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Thursday, March 30, 2006
By Steven L. Taylor

George Will, writing in WaPo (Guard the Borders — And Face Facts, Too):

Facts, a conservative (John Adams) said, are stubborn things, and regarding immigration, true conservatives take their bearings from facts such as those in the preceding paragraph. Conservatives should want, as the president proposes, a guest worker program to supply what the U.S. economy demands — immigrant labor for entry-level jobs. Conservatives should favor a policy of encouraging unlimited immigration by educated people with math, engineering, technology or science skills that America’s education system is not sufficiently supplying.

And conservatives should favor reducing illegality by putting illegal immigrants on a path out of society’s crevices and into citizenship by paying fines and back taxes and learning English. Faux conservatives absurdly call this price tag on legal status “amnesty.” Actually, it would prevent the emergence of a sullen, simmering subculture of the permanently marginalized, akin to the Arab ghettos in France. The House-passed bill, making it a felony to be in the country illegally, would make 11 million people permanently ineligible for legal status. To what end?

Indeed.

And in regards to the criminalization aspect of the bill–it seems to me that all that would do would be to add yet another level of bureaucratic difficulty to the enforcement of immigration law. If one is committing a felony, oughtn’t one be arrested, arraigned and throw in jail prior to one’s exit from the country?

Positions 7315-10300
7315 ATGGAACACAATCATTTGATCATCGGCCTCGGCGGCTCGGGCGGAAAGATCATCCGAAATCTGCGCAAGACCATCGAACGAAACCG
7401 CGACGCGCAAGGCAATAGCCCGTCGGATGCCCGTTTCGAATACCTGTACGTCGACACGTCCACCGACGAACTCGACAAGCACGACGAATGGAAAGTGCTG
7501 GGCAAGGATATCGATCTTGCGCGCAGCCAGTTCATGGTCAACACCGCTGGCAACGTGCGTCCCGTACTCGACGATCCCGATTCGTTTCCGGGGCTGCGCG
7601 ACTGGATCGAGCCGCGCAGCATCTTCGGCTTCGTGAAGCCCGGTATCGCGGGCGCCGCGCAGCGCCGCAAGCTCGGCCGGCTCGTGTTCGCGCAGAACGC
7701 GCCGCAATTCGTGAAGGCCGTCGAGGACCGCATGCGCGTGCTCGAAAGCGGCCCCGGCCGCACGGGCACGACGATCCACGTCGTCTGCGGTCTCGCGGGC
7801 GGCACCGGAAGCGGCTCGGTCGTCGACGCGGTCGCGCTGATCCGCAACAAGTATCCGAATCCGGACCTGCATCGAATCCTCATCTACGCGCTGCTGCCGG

Surely that would take an already broken process (we can’t adequately process illegal aliens who are caught as it is) and make it more complex. Further, wouldn’t it actually slow down the process of deporting illegals who have been found and arrested? It really makes no sense, aside from tickling the emotions of those who want the Congress to “get tough” on illegal immigrants.

BTW, Will also noted the following, that tends to get lost in the debate:

The president, who has not hoarded his political capital, spent some trying to get the nation to face facts about the bleak future of an unreformed Social Security system. Concerning which: In 1940 there were 42 workers for every retiree; today there are 3.1. By 2030, when all 77 million baby boomers will have left the work force, there will be only 2.2. And that projection assumes net annual immigration, legal and illegal, of 900,000, more than double the 400,000 foreigners who, under the terms of proposed Senate legislation, could come here to work each year.

While there is no doubt that there are serious costs associated with immigrants–legal and illegal, but the degree to which they are a clear net drain is highly debatable. For example, it is oft-said that illegals pay no taxes–this is hardly the case. Those who have falsified Social Security cards pay payroll taxes and even those who operate in cash-only activities pay sales taxes every time they purchase something, and property taxes when they pay the rent.

I note this not to justify their actions, nor to say that everything that exists with illegals immigration is benign–but simply to note that the situation is far more complex than the typical rant on the subject makes it out to be.

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